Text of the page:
I’m sure you’ve heard people say, my kids go to the best camp! Just remember, what’s best for them may not be what’s best for you. In the end, after your child attends camp, yours WILL BE THE BEST CAMP too!

-Sue Ellen Greenberg

TOP THINGS TO LOOK FOR WHEN VISITING CAMPS

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Congratulations! You’ve survived the months of May and June (sports every night, endless school functions, birthday parties, etc.).  You are on a break from making lunches and helping with homework and your kids are happily tucked away at day camp.  You are ready for your summer of VISITING OVERNIGHT CAMPS!!  By now you’ve seen the videos and you’ve chosen a few to tour.  Here are the 5 most important things to consider while you’re at camp:

OWNERS:

I can’t talk about this enough.  For some reason people tend to overlook the importance of the owners/directors of camp.  These are the people that are taking care of your kids for 7 weeks!   You should trust them and their judgment.  You should feel a connection with them and so should your child.  When they are taking you on the tour pay attention to how the current campers interact with them.  Does it seem like the owner knows every camper’s name or is he pulling the old, ‘hey buddy’ when one of the kids runs up to the golf cart to say hi?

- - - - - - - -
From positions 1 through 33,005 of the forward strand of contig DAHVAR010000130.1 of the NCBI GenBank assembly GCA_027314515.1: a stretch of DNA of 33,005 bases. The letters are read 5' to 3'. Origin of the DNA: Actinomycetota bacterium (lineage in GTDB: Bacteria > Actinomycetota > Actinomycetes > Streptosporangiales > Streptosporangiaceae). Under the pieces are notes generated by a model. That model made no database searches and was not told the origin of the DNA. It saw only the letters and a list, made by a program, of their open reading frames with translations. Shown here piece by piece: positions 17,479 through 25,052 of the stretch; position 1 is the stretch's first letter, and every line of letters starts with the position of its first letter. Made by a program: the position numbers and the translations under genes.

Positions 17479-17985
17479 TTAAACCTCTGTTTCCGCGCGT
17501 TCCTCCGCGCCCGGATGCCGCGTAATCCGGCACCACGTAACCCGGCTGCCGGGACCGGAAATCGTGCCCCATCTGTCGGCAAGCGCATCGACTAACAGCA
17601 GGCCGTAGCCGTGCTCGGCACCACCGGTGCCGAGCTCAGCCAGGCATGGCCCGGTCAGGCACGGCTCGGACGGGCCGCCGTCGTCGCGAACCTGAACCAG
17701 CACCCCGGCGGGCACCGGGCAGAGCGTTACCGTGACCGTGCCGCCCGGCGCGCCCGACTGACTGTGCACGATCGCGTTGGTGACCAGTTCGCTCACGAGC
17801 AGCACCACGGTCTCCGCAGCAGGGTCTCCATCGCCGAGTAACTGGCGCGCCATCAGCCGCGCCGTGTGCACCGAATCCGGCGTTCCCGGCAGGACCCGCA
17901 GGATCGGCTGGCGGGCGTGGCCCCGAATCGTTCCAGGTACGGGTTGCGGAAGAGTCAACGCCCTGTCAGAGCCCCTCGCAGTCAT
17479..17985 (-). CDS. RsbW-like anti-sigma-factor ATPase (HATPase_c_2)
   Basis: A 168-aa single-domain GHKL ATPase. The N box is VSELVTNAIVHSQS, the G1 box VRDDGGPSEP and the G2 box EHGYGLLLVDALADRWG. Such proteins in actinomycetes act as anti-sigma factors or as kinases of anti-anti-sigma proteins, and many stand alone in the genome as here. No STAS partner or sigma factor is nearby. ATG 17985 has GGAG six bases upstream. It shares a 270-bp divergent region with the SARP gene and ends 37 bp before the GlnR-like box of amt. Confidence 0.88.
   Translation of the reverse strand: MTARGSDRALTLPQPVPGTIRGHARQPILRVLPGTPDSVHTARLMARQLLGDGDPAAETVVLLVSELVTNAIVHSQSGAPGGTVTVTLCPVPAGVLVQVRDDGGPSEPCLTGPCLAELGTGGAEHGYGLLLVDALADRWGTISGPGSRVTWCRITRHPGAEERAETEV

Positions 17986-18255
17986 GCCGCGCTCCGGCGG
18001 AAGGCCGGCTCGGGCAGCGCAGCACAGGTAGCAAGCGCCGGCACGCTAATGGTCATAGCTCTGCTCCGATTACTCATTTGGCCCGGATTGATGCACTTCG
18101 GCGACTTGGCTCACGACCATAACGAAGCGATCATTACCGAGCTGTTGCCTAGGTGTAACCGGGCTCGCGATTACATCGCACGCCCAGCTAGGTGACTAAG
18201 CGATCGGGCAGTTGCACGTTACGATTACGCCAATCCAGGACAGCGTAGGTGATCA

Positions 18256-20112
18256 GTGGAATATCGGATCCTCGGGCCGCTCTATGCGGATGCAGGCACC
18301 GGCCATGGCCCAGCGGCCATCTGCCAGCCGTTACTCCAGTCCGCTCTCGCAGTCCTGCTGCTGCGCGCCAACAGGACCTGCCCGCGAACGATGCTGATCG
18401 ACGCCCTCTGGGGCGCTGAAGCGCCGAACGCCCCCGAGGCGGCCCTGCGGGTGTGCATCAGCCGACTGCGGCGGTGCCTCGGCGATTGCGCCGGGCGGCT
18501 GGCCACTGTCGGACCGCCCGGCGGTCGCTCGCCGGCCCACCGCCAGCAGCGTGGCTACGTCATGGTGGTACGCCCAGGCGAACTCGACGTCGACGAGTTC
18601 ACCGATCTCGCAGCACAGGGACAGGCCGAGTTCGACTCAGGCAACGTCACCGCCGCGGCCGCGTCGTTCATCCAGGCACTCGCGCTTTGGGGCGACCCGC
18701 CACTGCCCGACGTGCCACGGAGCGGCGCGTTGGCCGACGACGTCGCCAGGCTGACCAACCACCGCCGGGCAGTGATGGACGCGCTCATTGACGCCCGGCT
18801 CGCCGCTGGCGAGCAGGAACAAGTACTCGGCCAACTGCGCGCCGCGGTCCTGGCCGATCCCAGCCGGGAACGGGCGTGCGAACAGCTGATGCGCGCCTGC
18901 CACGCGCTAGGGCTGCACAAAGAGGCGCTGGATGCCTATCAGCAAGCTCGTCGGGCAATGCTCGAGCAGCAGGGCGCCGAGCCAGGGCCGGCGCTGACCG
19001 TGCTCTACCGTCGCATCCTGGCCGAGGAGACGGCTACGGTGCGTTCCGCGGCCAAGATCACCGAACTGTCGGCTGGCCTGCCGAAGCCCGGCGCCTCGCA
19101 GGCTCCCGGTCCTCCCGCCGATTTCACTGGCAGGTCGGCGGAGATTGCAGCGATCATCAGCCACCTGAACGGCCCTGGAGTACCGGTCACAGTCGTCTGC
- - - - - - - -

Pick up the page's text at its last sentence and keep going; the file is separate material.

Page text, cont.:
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FACILITIES:

There’s two schools of thought on this one.  Some parents are adamant that camp should be camp.  Rustic.  No bells and whistles, just like they roughed it at their camp 30 years ago.  Some parents figure if they are spending so much money they should be getting beautiful facilities.  Neither is wrong or right.  It’s just a preference.  You do want to check out the conditions of the bunks, dining hall, and other areas around the camp just to make sure they’re clean and safe.large_0fa5ea0f04

STAFF:

I love it when I’m touring camps and I get introduced to a staff member who has been there for 25 years.  Whether it be the chef, the arts and crafts lady or someone on the maintenance staff.  They’re always the most beloved by the campers and owners.  Their love for their summer home shines through when you meet them, it’s the best thing to see.

Although it’s hard to really get a feel for the counselors when you’re on a 2 hour tour,  you can notice where they’re from, how old they are and things like that. They should always be friendly and introduce themselves to visitors.  Ask the owner how many staff members return year after year, how many have left during the summer and why.  Firing counselors is not an indication that something is wrong at camp, it’s actually the opposite.  If a counselor has done something that warrants dismissal you don’t want them being given second chances.

Ok, you are ready to go.  Comfy shoes (sneakers, no flip flops), sunscreen and lots of coffee. (You will be tired.) Remember, don’t stress, this is supposed to be FUN!

Happy Camping!